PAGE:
Sense and Sensibility

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Sense and Sensibility

Sense and Sensibility

Book By Jane Austen

Jane Austen

Jane Austen was born on December 16th 1775 in Hampshire England. As early as 1787, she began to write poems, plays, and stories for her family. She became an English novelist, mostly writing books on romantic fiction. Her first novel was published in 1811 called Sense and Sensibility. Despite her having written these books so long ago she still remains as ever before. Many of her novels have been made into wonderful films.

Mood- Romantic

Colonel BrandonElinor DashwoodMargaret DashwoodMrs. FerrarsEdward FerrarsJohn Willoughby

Literary DevicesCharacterization: "That is what I like; that is what a young man ought to be. Whatever be his pursuits, his eagerness in them should know no moderation, and leave him no sence of fatigue." (page 38)Irony: "The more I know of the world the more I am convinced that I shall never see a man whom I can realy love. I require so much!" (page 15)Foreshadowing; "There is something amiable in the prejudices of a young mind, that one is sorry to see them give away to the reception of more general opinions." (page 47)Conflict: "He is such a charming man, that it is quite a pity he should be so grave and so dull." (page 96)Theme: "She said little, but every sentence aimed at cheerfulness: and though a sigh sometimes escaped her, it never passed away without the atonement of a smile." (page 281)

Summary Sence and Sensibility portrays the life of two sisters that have different characters and understandings to the meanings of their lives. These two young girls experience love, betrayal, romance, and startling secrets. As they experience many new things about life they learn that true love requires a balance of reason and emotion.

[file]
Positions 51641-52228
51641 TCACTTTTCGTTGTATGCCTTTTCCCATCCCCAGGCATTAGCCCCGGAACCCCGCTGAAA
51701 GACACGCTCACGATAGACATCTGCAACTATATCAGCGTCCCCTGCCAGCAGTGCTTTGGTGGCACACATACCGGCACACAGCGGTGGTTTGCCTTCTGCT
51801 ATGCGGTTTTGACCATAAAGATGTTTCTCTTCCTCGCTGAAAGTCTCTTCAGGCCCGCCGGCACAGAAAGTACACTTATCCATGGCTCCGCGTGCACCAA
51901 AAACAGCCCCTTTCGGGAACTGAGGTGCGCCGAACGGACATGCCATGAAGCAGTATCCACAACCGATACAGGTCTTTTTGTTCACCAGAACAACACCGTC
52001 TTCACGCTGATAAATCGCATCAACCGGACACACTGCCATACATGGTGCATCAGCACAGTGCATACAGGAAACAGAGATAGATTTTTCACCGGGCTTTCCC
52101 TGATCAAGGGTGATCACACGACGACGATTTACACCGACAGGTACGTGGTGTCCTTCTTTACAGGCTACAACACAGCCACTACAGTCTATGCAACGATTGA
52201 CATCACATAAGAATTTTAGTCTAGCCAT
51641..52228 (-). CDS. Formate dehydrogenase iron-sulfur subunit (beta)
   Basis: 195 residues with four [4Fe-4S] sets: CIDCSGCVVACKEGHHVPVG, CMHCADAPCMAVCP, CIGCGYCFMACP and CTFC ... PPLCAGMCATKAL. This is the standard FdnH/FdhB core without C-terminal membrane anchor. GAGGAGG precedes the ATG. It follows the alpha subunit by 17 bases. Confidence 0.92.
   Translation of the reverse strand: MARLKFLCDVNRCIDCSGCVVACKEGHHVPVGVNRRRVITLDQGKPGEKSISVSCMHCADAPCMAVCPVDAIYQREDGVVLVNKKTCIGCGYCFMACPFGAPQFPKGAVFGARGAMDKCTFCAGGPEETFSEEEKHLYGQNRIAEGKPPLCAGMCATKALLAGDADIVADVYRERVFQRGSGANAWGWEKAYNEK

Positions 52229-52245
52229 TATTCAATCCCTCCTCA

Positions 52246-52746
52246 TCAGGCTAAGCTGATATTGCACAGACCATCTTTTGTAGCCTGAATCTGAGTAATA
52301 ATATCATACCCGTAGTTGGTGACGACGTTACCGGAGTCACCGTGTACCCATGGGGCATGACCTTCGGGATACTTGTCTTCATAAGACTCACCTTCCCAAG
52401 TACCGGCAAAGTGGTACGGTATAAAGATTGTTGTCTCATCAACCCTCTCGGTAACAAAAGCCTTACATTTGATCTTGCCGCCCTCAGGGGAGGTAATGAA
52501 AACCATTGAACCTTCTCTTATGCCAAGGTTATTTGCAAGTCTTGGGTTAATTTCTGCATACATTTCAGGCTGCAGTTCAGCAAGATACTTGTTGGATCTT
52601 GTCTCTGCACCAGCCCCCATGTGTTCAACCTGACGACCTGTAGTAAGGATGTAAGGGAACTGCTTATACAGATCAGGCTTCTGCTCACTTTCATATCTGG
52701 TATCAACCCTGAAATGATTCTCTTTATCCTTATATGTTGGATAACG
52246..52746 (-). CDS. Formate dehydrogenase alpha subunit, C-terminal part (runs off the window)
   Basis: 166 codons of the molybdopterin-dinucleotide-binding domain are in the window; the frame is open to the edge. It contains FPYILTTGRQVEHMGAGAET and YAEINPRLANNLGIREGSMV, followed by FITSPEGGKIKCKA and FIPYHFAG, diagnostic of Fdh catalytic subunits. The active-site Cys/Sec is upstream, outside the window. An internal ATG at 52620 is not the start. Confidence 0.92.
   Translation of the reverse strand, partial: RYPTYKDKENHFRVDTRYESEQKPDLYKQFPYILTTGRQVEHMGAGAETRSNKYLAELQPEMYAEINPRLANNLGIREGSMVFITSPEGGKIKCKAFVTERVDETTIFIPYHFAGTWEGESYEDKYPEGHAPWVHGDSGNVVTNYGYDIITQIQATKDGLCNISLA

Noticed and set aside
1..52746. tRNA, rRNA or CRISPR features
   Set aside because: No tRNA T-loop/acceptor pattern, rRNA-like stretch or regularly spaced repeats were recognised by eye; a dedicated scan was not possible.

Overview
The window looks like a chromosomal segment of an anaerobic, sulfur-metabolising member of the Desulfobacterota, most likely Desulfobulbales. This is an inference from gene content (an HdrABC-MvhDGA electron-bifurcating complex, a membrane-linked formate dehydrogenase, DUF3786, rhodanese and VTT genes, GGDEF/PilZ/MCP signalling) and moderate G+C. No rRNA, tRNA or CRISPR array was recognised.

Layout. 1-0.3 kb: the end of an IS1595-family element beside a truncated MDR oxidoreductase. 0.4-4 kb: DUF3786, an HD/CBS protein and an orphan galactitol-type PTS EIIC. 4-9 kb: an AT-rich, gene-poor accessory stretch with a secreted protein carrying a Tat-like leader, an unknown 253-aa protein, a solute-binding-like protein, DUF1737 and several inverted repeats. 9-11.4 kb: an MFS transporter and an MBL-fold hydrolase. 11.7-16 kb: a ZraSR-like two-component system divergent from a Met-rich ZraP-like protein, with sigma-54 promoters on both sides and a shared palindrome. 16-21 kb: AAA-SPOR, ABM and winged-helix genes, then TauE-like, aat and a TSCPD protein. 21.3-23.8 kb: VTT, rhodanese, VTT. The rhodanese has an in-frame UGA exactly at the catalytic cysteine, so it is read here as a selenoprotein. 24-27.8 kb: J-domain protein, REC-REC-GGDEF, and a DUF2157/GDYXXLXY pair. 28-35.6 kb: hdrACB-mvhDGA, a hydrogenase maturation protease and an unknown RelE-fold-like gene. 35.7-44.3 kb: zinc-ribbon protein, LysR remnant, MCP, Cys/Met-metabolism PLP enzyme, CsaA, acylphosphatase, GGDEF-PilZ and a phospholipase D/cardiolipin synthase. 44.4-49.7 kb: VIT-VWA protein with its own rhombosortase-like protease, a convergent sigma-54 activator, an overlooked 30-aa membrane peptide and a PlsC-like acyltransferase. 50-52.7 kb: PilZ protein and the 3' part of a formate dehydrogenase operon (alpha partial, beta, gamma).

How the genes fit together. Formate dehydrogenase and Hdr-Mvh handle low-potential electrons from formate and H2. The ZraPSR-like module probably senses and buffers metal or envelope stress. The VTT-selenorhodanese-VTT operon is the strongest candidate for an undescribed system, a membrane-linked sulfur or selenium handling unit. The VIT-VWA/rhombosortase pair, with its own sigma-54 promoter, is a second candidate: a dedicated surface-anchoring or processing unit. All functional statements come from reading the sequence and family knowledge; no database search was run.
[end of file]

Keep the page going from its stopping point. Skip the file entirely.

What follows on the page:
Mood- RomanticThe two sisters deal with romance that reveals unexpected twists in their lives. They only achieve happyness when learning from one another. Having made a creaition of balance between reason and passion.

SettingSouthwest England in Norland Park between 1792 and 1797

Little Women By Louisa May Alcot

Jane Eyre By Charlotte Bronte

EmmaBy Jane Austen

Great ExpectationsBy Charles Dickens

Pride and PrejudiceBy Jane Austen

ThemesClass, Reputaition, Love, Wit

Sense and SensibilityElinorSensible, responsible, reserved, loyalSister of MarianneLover of family, friends, Edward FerrarsWho feels caring, strong, and passionateWho needs people’s care, understanding, patienceWho gives love, care, and truthWho fears others bad opinions, regrets, and carelessnessWho would like to see her sister happyResident of Norland Park, in the center of the propertyDashwood

Austen, J. (1811). Sense and sensibility. New York 112 Fifth Avenue: Barnes and Noble Books.

"Seven years would be insufficient to make some people acquainted with eachother, and seven days are more than enough for others." (page 49)Here Marianne tryes to persuade her sister that she is taking her love seriously. Telling her that not all people are the same in falling in love."At my time of life opinions are tolerably fixed. It is not likely that I should now see or hear anything to change them." (page 77)Elinor explains to Edward that she is not like Marianne. She seems to know what she wants and how she will achieve them."Elinor agreed to it all, for she did not think he deserved the compliment of rational opposition." (page 206)She did not understand Miss. Elliots actions in making a ball at their small cottedge. She also misunderstood Mr. Dartford. "There was a kind of cold-hearted selfishness on both sides that mutually attracted them. (page 188) They both needed someone to understand them ad somehow they puth themselves in the others shoes and understood their needs. Lady Middletton and Mrs. Dashwood understood eachother very well. "He is such a charming man, that is quite a pity he should be so grave and dull." (page 96)Mrs. Palmer did not inform Elinor in the things she wanted to know about Mr. Willoughby. In Palmers point of view he was pleasing but yet a darck and mysterious man.

wikipedia. (2011, December 12). wikipedia. Retrieved from (2012). Retrieved from jane austen centre. (n.d.). Retrieved from (2004). Pride and prejudice by jane austen. Retrieved from Republic of Pemberley (2004). Jane austen and pride and prejudice . Retrieved from

By Diana Voropaeva P.3


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